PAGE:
Some time passed, and Prince Siddhartha was out riding once again outside the estate with his friend and driver Chandaka. Chandaka was feeling fairly comfortable, for the day was beautiful and the trip was going well. Most importantly the prince, who was so often morose, seemed to be in a cheerful mood for a change.
Suddenly they caught a glimpse of an ascetic wearing a yellow robe. Siddhartha was filled with his usual curiosity, and he asked Chandaka what this meant.
“Not again!” thought Chandaka, for he could already foresee what was surely about to happen. Still, he had been asked a question, and he felt he had to answer it.
“He is a person who has left his family to practice religious austerities. He hopes to discover the way to triumph over suffering.”
Siddhartha was fascinated, just as Chandaka was afraid he would be. When they returned, he sat in his room thinking about the idea of leaving one’s family to study the way to overcome suffering. If that was possible, then somewhere somebody must have figured out how to do it. Perhaps he could find that person and learn that method, and then bring the news back to save the people who hadn’t learned of it yet.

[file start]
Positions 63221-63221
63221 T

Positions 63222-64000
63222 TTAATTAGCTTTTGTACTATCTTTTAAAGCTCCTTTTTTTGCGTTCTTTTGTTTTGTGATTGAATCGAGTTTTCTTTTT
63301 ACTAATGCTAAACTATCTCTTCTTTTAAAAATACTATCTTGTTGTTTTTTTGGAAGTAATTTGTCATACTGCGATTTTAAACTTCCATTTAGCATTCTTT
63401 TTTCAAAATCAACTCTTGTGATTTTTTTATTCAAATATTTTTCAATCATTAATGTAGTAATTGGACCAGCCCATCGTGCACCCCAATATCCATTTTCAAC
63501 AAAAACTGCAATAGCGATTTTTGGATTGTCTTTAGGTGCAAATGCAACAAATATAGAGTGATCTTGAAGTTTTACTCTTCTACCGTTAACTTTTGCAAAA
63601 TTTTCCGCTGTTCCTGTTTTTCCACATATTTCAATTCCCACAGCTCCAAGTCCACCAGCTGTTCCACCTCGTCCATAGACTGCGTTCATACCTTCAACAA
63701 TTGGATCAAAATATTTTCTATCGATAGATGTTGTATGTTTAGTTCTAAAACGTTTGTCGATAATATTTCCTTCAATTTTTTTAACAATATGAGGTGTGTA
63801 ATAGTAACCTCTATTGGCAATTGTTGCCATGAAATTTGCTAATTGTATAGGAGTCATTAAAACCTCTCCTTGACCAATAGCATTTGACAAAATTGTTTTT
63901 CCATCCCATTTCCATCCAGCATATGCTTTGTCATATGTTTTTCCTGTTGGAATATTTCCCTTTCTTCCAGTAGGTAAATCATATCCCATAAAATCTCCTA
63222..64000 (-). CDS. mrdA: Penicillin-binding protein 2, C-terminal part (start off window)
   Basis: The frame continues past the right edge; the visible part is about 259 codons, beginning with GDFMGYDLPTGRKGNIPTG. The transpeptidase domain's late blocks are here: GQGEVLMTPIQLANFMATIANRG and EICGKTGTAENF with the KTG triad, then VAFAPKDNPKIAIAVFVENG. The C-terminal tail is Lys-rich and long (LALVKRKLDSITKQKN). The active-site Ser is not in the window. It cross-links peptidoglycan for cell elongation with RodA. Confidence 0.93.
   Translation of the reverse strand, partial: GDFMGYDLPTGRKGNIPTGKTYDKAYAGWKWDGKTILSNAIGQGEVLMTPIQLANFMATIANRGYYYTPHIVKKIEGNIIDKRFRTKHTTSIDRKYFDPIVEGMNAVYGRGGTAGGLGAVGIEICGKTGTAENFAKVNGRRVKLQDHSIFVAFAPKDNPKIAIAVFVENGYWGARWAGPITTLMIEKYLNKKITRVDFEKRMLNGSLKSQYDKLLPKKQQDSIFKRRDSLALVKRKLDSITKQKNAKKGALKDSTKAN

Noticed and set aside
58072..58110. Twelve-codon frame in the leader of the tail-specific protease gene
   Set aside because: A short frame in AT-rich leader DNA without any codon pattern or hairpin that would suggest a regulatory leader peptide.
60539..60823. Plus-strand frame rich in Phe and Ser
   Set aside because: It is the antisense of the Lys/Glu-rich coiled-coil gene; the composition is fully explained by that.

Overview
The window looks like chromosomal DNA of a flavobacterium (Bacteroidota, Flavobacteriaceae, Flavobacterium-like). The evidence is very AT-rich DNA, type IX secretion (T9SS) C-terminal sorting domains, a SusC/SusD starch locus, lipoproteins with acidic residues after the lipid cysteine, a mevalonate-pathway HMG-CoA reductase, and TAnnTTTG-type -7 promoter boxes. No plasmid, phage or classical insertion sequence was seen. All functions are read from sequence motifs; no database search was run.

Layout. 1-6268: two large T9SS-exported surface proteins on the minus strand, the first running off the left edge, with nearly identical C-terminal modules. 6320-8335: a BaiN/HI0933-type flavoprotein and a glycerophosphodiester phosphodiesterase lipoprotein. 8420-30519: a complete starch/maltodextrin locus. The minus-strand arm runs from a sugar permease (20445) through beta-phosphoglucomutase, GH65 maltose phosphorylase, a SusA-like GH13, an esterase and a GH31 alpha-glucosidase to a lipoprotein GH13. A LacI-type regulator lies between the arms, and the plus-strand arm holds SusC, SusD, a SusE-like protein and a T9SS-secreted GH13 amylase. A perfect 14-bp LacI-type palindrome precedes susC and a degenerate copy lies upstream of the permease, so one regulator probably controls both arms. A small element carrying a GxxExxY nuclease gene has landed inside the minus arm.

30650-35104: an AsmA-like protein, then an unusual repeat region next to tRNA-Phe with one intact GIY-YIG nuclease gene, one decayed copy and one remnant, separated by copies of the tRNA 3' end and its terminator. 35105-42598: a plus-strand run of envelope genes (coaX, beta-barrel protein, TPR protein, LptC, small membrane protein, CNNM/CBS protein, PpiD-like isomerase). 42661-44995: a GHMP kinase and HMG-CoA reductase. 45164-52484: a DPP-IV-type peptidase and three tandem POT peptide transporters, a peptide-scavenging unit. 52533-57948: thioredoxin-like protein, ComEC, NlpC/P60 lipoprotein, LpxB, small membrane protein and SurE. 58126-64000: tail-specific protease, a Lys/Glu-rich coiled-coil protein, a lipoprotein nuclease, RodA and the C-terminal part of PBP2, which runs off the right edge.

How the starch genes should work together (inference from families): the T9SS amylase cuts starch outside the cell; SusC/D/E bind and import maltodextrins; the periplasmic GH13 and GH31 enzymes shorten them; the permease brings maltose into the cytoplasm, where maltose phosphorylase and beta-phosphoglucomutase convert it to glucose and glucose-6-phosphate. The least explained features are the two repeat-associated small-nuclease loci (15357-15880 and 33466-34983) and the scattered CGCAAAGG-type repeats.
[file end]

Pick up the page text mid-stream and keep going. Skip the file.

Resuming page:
As he sat thinking, someone came and told him his wife, Lady Yashodhara, had given birth to a cute little boy. Siddhartha had little immediate reaction. The courier asked what the child should be named. But Siddhartha paid little attention. He kept repeating over and over to himself, “The obstacles are tightening around me.”
Of course, he was expressing frustration at his situation. But the courier thought “obstacle” was supposed to be the child’s name. So the boy was called Prince Rahula (Rāhula), meaning “eclipse” or “obstacle,” because of what Siddhartha said.
Some people say that Princess Yashodhara carried Rahula in her womb for six years, and that she didn’t bear him until Siddhartha became a buddha. Some also say that he received the name “circle” because he was born during an eclipse. And some people say that he is reborn as the son of every buddha. But these things are hard to know.